William Barr has reacted to the killing of George Floyd like the head of a secret-police force rather than the attorney general of a democratic republic. His first act was not to order a federal investigation into the Minneapolis Police Department, but—as he’s done before—to rush out ahead of the facts and try to control public opinion, by announcing that the violence following Floyd’s death was the work of left-wing agitators. Streets of the nation’s capital are now blocked by security forces from Barr’s Department of Justice—many from the Federal Bureau of Prisons—wearing uniforms that make them impossible to identify, like paramilitary troops with unknown commanders.

The protests have to be understood in the context of this institutional void. They resemble the spontaneous mass cry of a people suffering under dictatorship more than the organized projection of public opinion aimed at an accountable government. They signify that democratic politics has stopped working. They are both utopian and desperate.

Some public figures—politicians, policy experts, civic leaders—have come forward with proposals for changing the mindset and tactics of the police. Terrence Floyd, the brother of the murdered man, urged protesters to educate themselves and vote. But the overwhelming message of the protests is simply “end racism,” which would be a large step toward ending evil itself. The protesters are demanding an absolute, as if they’ve stopped expecting the state to produce anything that falls a little short. For white protesters—who are joining demonstrations on behalf of black freedom and equality in large numbers for the first time since Selma, Alabama, 55 years ago—this demand means ending an evil that lies within themselves. It would be another sign of a hollow democracy if the main energy in the afterglow of the protests goes into small-group sessions on white privilege rather than a hard push for police reform.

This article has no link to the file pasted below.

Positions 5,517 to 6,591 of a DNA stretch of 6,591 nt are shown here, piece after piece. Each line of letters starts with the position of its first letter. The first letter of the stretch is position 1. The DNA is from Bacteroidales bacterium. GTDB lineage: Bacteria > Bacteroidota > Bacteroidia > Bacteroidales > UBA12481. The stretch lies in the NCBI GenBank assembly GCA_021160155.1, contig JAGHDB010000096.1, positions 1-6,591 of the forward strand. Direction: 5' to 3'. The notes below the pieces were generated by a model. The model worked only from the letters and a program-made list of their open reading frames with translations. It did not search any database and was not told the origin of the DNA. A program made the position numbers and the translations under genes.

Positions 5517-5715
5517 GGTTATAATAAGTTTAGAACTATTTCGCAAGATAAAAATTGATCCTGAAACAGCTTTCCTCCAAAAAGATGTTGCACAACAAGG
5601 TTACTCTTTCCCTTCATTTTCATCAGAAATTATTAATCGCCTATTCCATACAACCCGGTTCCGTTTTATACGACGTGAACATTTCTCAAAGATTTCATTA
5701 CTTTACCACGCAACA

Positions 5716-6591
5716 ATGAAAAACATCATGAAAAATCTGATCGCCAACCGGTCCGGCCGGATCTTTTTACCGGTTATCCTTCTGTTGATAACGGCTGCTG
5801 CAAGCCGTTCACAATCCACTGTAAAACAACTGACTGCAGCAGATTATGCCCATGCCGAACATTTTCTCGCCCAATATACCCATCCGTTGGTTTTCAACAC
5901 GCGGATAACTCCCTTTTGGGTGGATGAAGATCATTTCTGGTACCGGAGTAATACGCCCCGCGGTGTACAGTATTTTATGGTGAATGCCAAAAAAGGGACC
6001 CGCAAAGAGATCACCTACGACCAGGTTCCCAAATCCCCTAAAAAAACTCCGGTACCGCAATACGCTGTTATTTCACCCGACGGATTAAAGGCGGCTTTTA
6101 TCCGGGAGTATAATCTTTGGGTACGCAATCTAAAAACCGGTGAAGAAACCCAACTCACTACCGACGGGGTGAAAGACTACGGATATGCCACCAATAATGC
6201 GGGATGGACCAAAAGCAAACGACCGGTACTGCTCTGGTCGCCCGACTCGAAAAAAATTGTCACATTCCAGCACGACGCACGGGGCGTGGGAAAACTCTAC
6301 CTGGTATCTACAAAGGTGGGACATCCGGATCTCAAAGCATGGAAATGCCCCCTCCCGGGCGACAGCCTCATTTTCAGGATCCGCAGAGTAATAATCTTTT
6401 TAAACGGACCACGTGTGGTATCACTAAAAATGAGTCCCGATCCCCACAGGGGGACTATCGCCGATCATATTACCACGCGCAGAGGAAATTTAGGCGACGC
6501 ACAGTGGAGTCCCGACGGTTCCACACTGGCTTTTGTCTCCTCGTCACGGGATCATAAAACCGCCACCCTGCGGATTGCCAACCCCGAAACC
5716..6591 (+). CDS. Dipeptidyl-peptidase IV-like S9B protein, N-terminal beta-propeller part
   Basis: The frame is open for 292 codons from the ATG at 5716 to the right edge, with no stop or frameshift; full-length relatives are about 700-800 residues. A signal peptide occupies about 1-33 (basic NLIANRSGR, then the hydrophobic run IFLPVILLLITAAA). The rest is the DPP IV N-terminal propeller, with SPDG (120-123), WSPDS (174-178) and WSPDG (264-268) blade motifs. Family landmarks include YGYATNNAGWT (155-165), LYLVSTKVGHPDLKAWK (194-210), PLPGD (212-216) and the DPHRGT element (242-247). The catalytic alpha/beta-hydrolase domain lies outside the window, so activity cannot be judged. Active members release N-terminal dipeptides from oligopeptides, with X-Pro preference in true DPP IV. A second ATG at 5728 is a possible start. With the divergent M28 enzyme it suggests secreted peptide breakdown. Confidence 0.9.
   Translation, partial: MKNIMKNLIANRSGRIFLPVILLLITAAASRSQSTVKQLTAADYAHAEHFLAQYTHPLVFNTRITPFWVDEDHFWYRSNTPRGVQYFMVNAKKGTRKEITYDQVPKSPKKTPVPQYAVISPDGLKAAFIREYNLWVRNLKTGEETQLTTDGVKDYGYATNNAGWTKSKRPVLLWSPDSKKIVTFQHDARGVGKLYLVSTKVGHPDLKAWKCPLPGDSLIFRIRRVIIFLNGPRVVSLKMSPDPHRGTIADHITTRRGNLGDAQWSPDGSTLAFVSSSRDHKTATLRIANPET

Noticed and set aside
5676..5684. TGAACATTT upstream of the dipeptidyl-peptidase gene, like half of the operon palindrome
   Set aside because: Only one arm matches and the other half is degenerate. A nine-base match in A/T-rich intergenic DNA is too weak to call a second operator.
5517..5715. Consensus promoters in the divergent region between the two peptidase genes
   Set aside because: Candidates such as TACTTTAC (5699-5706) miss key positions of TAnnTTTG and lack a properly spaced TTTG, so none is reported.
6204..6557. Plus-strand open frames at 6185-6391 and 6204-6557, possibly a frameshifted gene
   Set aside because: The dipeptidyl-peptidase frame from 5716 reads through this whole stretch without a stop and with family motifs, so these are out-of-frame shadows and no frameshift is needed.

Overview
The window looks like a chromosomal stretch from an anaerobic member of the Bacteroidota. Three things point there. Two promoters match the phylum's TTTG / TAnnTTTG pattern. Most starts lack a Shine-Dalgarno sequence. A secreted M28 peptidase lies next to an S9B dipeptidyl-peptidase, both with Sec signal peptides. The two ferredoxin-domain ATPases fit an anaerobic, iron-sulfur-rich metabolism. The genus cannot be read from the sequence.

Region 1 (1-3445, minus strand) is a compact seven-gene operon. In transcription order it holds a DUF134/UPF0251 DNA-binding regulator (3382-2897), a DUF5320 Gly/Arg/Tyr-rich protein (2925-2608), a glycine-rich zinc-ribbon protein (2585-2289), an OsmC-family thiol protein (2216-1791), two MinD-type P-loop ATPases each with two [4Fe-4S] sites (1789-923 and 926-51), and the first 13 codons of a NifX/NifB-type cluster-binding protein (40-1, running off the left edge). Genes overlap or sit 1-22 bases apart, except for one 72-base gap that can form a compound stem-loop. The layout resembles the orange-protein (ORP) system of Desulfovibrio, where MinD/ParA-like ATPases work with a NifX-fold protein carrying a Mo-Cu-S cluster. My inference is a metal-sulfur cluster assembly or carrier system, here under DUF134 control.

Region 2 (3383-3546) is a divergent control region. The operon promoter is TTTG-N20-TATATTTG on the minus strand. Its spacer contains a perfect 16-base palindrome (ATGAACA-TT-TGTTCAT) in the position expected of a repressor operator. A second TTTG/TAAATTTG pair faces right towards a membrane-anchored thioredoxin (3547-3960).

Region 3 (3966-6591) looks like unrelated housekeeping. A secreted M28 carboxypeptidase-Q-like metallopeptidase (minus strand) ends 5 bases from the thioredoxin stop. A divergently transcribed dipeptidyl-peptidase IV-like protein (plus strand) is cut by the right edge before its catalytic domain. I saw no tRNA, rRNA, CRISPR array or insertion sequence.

The immediate context of the protests helps explain their breadth and intensity: three years of the bigoted and cruel presidency of Donald Trump; three months of the worst pandemic in a century, with more than 100,000 Americans dead and 40 million unemployed. Trump’s utter failure to protect Americans from COVID-19 and his indifference to suffering that fell most heavily on poor, black, and brown people, and to the economic ravages that followed—injustice on this scale burned like smothered coals in millions of homes and hearts during the months of quarantine. The easing of the lockdown and the video of a man’s life being crushed out of him came at the same moment, and the anger received a tremendous burst of oxygen.